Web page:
THE SHARE PRICE OF SMALL CAP SEPHAKU HOLDINGS HAS ROCKETED BY 80% SINCE JANUARY – PROVING THAT WHEN THE FUNDAMENTALS LOOK GOOD, INVESTING IN A COMPANY WHOSE MAIN PRODUCTIVE CAPACITY IS NOT EVEN BUILT IS NOT TOO MUCH OF A LEAP OF FAITH.
Sephaku is a black-owned investment company whose core investments are a 36% stake in Sephaku Cement and 100% in Metier Mixed Concrete, a smaller, but complementary cement business.
It is the possibilities inherent in Sephaku Cement that are getting investors so excited.
The company is two thirds of the way through the building of its R3.2bn cement producing facility in Aganang, in the North West and milling plant in Delmas, Mpuma- langa. This is the first new cement facility to be built in the country since 1934 and production is expected to begin in October this year.
The company is run by Peter Fourie, Duncan Leith and Duan Claassen, old hands in the cement industry, and is backed by Nigeria’s Dangote Cement, Africa’s biggest cement producer.
The cement industry, along with the construction sector, has been in the doldrums since 2010, but activity levels are rising. Yes, supply exceeds demand, but that is expected to reverse within five years, Sephaku Holdings CEO Lelau Mohuba told delegates at the small and mid cap companies’ conference in Cape Town earlier this year. “The anticipated shortfall in cement capacity is due to lack of investment and shortage of high quality limestone deposits,” he says.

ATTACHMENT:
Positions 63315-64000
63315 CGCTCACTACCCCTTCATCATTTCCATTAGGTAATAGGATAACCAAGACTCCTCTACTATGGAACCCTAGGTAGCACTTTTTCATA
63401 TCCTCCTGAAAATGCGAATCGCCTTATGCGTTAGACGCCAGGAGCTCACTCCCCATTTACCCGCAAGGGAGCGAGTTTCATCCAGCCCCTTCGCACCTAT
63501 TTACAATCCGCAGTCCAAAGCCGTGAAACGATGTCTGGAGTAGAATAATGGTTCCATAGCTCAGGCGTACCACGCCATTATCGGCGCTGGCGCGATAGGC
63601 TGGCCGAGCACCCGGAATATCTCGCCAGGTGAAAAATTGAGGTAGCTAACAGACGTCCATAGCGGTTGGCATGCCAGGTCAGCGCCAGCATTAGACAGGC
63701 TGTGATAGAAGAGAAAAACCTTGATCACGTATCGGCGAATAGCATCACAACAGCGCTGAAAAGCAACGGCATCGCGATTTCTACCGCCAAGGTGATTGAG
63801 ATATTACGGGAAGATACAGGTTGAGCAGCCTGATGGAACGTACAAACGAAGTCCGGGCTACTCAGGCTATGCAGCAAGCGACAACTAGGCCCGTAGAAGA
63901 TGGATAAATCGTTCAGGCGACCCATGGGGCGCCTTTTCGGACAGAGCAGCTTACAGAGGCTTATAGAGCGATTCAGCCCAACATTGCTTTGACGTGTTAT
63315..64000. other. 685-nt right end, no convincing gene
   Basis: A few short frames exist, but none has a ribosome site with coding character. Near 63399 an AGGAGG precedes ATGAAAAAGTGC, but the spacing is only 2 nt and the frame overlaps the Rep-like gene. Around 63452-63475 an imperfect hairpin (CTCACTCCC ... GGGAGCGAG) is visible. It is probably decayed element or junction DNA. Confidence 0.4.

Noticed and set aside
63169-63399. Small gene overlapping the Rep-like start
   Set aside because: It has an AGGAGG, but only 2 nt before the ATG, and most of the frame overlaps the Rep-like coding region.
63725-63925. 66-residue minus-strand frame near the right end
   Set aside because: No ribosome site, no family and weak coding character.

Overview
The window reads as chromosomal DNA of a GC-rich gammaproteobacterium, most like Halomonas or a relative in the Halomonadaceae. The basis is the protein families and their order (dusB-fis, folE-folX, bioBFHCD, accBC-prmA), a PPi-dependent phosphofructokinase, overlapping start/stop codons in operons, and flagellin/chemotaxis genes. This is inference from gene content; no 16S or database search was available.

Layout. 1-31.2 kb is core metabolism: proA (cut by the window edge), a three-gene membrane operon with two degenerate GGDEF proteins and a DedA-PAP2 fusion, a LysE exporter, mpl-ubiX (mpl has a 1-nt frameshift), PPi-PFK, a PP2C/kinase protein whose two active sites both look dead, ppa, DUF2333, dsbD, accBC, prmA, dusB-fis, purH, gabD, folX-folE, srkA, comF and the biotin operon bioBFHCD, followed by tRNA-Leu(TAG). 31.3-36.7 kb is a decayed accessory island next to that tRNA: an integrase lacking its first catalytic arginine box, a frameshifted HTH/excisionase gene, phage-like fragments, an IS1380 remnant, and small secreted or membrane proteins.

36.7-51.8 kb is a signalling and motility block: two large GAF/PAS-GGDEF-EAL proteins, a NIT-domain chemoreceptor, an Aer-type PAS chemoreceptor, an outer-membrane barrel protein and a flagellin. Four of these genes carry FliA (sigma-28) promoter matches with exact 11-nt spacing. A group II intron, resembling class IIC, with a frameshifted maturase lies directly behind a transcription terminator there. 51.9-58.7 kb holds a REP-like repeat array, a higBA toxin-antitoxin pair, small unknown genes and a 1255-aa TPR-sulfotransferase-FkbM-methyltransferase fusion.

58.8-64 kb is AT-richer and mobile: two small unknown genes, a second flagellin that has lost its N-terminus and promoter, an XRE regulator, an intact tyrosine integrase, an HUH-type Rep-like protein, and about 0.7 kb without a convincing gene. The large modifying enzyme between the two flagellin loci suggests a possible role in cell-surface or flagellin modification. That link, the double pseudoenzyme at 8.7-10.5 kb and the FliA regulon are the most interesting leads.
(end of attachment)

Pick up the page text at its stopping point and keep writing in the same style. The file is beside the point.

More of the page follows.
Sephaku, which has mineral rights and mines its own limestone, will be the lowest cost producer of cement in the country. Its plant is being built using the latest technology, which is not only more environmentally friendly but more efficient, too. This means the company should be able to compete on price with its better established competitors PPC, Afrisam and Lefarge.
“Cement is a fantastic business,” says Peter Armitage head of investments at Anchor Capital.
“Pricing is high, margins are wide and cash flow is good because you are not investing heavily in stock – the raw material comes out of the ground.”
Sephaku Cement’s management team has years of experience in the cement industry, he says. The company has an additional advantage in that its competitors all have highly indebted balance sheets and cannot afford a price war.
The industry is growing at 4% pa and Hugan Chetty, construction sector analyst at Afrifocus Securities expects that Sephaku could reach the 20% market share required to sell its production within two to three years. “The market should be receptive to them. There has not been significant price competition from the current players, who grew up in a regulated cartel.” He notes though, that Sephaku has no intention of entering into a price war.
Written by: Sasha Planting The Citizen 16th April 2013
for the original article